Most kids naturally have an inordinate sense of patience. So where do they learn frustration and impatience? Their parents.
When my son learnt to do his own buttons up, I was tearing up the walls. I would rather peel my own face off than watch that performance again.
The thing is, I was the only one frustrated. Sitting warmly on my lap, he would find the button, grip it securely, then go to push it through the hole.
And miss. Patiently, slowly, surely, he would again find the button and push through.
And again. And again. AND AGAIN.
Without a murmur. His breathing would become measured by degrees, like a meditation master throat breathing. There was no whinging, no whining. Just trying.
I, meanwhile, was fighting an losing battle. My inner dialogue was rapidly retrenching my desire for my son to independently learn. Each miss sent my chest into spasms, my heart into hammer blows. I so wanted to show him the way, and get it over with.
I finally got control over myself as my boy proudly showed me his shirt, buttoned beautifully. His face was calm, beatific. It had taken him ten minutes. He didn’t mind. Only I did.
Kids don’t do things for the end result. They do things for the doing. I once saw a one-year-old playing Connect Four. He was having a lot of trouble putting the coins into the slots. There was a woman behind him, who, whenever he had difficulty, would slot the coin.
Why on earth would you do that? Having the coin in the slot is only a sign of success. It’s not the point of the boy’s exercise. Remember that next time your child is learning. Children don’t see things as frustrating. They only want to try things, learn, and wonder.
Be in the moment with your kids.
Too often I am merely sitting with my kids. I am not there. My mind is elsewhere, daydreaming, reading, on my phone. I am waiting for My Time (TM).
Being with kids is work. Hard Work. They are alive, so full of energy and always totally in the moment. Playing with them, being with them takes energy, and it is too easy to just be there in body and not in spirit.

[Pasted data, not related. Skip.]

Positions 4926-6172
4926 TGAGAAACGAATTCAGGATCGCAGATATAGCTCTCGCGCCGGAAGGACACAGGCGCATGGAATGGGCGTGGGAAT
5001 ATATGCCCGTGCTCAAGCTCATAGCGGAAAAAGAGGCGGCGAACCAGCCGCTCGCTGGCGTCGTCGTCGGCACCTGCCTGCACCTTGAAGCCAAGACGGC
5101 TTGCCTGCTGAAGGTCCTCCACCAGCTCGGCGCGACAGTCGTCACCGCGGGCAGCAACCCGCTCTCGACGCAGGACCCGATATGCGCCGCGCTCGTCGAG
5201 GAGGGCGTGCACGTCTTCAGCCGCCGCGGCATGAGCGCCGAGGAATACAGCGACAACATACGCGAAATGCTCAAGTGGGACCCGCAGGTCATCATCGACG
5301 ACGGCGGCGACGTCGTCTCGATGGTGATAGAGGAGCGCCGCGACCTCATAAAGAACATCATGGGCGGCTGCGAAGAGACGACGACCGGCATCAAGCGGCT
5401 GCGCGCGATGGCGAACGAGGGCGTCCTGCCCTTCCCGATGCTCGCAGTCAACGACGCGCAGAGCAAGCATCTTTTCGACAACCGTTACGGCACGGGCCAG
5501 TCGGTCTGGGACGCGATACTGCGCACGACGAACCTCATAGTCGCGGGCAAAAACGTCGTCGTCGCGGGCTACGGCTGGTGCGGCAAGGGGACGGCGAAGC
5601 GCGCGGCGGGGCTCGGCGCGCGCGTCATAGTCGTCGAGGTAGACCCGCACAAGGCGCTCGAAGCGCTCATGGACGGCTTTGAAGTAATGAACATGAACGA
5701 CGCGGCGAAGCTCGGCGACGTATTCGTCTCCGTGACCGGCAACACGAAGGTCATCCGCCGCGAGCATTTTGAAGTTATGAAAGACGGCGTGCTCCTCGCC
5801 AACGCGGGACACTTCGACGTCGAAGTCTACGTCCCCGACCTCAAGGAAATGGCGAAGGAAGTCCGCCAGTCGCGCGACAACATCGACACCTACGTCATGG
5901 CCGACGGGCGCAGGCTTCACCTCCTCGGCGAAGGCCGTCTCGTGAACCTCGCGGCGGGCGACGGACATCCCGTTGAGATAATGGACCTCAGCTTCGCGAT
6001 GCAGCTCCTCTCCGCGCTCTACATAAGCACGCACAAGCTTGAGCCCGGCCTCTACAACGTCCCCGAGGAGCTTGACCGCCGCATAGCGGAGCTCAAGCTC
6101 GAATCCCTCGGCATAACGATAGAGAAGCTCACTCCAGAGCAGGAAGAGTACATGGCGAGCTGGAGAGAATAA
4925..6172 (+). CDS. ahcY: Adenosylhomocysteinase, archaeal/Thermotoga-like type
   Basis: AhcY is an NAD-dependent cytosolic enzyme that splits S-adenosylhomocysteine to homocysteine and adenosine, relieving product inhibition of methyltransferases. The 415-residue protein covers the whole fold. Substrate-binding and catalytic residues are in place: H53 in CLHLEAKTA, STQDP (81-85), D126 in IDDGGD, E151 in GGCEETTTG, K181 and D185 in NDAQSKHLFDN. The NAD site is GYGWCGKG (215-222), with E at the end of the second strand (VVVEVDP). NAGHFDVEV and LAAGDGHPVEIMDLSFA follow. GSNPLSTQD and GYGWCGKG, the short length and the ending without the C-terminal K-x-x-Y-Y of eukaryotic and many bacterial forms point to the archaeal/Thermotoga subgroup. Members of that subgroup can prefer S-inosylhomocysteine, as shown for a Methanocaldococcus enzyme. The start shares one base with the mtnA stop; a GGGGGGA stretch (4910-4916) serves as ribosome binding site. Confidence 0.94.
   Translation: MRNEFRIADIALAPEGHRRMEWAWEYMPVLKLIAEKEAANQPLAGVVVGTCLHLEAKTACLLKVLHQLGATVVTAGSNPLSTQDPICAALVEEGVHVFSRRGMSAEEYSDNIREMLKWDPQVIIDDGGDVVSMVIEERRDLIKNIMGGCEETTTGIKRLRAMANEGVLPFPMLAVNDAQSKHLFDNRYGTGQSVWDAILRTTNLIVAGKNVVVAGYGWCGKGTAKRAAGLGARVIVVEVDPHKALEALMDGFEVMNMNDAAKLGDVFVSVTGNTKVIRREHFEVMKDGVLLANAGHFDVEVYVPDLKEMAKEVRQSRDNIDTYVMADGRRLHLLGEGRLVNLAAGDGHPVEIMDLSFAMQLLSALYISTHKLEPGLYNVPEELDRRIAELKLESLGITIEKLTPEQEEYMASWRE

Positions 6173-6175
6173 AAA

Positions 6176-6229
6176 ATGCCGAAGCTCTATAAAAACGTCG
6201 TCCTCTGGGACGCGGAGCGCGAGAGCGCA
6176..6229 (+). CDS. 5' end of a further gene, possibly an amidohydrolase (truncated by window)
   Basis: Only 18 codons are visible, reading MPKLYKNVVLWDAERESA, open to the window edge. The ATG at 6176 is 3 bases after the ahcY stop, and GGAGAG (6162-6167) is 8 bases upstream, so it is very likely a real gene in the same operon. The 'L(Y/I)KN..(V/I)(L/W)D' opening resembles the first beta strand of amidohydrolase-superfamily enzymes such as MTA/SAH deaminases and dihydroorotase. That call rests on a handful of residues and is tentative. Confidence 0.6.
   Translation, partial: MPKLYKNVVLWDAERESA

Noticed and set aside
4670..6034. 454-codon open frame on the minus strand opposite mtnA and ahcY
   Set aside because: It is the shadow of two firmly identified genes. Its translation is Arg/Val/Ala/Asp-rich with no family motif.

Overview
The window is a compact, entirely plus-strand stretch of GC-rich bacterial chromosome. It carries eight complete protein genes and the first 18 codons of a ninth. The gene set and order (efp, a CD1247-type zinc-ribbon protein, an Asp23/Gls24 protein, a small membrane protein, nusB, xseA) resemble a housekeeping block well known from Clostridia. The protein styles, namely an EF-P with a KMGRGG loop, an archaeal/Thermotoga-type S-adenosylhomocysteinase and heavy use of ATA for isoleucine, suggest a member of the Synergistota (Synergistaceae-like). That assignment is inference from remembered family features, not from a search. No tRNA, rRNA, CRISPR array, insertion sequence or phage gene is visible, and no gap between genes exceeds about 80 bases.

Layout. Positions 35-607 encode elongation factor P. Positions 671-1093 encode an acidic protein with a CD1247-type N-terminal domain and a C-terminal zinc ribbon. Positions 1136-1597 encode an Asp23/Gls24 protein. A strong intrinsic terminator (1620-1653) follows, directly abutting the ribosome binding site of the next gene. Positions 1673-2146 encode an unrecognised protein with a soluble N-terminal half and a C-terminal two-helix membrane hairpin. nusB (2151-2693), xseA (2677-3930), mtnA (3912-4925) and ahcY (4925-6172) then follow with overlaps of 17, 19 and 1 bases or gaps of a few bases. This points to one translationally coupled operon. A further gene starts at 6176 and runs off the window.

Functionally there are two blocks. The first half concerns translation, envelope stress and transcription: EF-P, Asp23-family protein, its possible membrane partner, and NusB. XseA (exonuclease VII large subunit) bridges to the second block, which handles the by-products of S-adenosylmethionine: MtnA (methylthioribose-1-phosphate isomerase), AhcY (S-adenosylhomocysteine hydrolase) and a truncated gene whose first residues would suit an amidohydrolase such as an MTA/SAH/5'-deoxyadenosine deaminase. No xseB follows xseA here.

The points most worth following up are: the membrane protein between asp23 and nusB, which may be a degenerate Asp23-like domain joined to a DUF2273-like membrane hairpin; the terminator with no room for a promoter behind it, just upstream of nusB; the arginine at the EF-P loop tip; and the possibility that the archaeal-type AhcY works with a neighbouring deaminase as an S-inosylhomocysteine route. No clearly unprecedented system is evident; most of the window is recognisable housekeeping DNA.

That’s too bad, because soon enough it will be gone. They will grow up. My eldest is five already, and it’s just like every parent says: it goes by so fast.
Adam Sandler starred in Click, an otherwise forgettable movie. In it, Sandler finds a magical remote that enables him to play, pause and fast-forward through his life. His skips all the boring bits, but finds that the remote takes note of his selections, and speeds through other parts that are similar. In this way he ploughs through life at hyper-sonic speed to his death.
I often feel this way. Life is the bit lived between work, sleep, meals and parenting. What is left? The hour or two a week you spend on your hobbies? No.
All of Life is Life. Not just the bits you want to enjoy.
If you can live with this in mind, your kids will notice, and respond favourably.
“Let me think about that.”
This is one of the most potent and underused tools in a parents arsenal. You are under no obligation to respond immediately to any request from your kids. You can take all the time you need to decide whether the request is appropriate or not.
Too many times I’ve reacted instinctively to a request, then later regretted my decision. The key word here is “react”. We don’t need to react. We can take the information on board, actively think about it, then hand down a solid decision.
Don’t be a helicopter.
Hover parents are fucking annoying. It’s like they have to micro-manage every part of their child’s life. They make sure nothing untoward happens, that their child is playing appropriately, that their child is bored out of its fucking brain.